The story, so far, of ElectronRunner

I’ve been working on a project called ElectronRunner.

It started as NodeRunner in an Electron shell, but its gone quite a bit beyond that. 

I’ve had this thought that Electron was going to be key to getting the kind of scripting I want to do in JavaScript that I do in Frontier.

A few weeks ago I realized that part of what was tedious about doing utility scripts in JavaScript is always assembling the same set of packages. So a common verb set was a goal. I shouldn’t have to do anything to be able to call these routines. 

The second part, was, although I didn’t know it when I started, putting aside the “async religion” of JavaScript, and flattening the scripting interface.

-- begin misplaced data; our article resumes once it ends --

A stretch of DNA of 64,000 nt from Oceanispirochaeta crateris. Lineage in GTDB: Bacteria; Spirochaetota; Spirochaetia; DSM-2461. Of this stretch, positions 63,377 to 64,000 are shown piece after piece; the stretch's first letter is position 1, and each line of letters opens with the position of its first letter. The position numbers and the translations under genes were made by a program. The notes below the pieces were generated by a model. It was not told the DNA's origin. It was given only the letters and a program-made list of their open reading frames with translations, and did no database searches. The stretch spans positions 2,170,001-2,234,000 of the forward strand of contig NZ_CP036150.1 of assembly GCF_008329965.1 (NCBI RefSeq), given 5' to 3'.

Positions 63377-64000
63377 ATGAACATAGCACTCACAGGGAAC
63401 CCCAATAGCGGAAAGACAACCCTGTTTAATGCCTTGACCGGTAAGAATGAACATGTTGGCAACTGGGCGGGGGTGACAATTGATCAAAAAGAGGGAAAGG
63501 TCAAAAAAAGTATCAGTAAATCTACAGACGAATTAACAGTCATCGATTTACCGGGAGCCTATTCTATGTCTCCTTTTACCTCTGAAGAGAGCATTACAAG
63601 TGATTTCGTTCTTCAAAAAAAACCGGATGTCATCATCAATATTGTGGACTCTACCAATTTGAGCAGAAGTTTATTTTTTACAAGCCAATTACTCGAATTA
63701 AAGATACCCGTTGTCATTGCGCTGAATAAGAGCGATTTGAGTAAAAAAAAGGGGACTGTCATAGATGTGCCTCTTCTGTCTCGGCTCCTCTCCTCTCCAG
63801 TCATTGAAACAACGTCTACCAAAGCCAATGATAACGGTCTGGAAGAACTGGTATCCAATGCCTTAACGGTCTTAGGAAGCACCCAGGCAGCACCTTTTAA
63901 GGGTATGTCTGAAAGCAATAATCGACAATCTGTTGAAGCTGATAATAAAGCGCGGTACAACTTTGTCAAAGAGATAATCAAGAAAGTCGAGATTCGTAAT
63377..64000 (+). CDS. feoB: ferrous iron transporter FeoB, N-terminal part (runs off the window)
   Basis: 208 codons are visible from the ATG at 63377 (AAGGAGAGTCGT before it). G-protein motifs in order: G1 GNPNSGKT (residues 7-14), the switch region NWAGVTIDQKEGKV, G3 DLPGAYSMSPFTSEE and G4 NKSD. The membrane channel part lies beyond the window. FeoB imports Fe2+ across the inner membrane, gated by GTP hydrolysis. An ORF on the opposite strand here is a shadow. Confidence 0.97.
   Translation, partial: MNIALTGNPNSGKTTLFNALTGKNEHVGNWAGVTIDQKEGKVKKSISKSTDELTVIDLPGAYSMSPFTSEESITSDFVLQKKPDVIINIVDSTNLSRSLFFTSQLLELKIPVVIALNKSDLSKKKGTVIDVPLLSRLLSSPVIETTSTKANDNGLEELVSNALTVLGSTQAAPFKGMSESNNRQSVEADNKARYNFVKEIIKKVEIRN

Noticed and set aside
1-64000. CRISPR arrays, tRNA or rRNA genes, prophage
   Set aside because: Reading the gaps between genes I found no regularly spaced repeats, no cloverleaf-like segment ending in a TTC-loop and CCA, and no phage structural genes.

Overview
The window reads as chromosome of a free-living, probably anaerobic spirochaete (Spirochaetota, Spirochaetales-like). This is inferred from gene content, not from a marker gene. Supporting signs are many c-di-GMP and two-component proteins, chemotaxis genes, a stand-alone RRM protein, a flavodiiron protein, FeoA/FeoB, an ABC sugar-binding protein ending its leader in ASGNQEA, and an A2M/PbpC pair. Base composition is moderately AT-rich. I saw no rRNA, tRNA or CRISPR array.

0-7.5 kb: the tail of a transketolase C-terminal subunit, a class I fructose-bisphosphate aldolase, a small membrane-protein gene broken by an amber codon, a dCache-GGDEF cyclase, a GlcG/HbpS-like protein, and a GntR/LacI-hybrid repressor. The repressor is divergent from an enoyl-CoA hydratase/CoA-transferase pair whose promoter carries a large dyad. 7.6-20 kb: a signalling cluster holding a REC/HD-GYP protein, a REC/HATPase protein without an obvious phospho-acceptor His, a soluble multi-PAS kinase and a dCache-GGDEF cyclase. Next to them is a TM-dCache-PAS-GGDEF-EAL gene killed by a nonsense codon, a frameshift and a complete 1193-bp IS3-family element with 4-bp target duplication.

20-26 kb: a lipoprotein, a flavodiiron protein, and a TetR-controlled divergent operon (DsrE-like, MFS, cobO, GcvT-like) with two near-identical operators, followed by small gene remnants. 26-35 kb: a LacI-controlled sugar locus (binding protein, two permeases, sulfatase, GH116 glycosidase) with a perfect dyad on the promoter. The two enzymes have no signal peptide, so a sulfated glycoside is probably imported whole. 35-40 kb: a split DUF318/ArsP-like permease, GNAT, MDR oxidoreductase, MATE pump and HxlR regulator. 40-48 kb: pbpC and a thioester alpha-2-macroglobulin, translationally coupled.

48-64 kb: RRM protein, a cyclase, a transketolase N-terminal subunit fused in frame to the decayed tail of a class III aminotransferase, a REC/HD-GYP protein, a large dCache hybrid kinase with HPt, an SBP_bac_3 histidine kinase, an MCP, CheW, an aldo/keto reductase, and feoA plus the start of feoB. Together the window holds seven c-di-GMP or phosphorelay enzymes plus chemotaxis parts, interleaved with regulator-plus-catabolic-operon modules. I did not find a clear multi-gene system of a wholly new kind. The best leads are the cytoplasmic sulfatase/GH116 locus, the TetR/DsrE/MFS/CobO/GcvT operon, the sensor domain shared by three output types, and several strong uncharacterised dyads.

What this means is functions return results instead of taking callback parameters. 

So this is how you’d copy a file:

file.writeWholeFile (dest, file.readWholeFile (source))

Turns out there are synchronous versions of a lot of the things that we do in JavaScript. You just have to look for them. They all have huge disclaimers, but those, if you think about it, only apply to code running in the browser or on the server. 

There is a third place. The place where you’ve had to turn to Python, where JavaScript just won’t do, because it’s too complex. In the one-off connective glue scripts you have to write to keep an evolving web presence working. That’s a key idea. That’s the third place. 

I wanted to mark this moment, I think I figured out how it’ll work. And rather than lose the thought process that got me here, I recorded a 25-minute podcast, telling the story of how 40 years of dev work led to this place and hopefully far beyond. :balloon:

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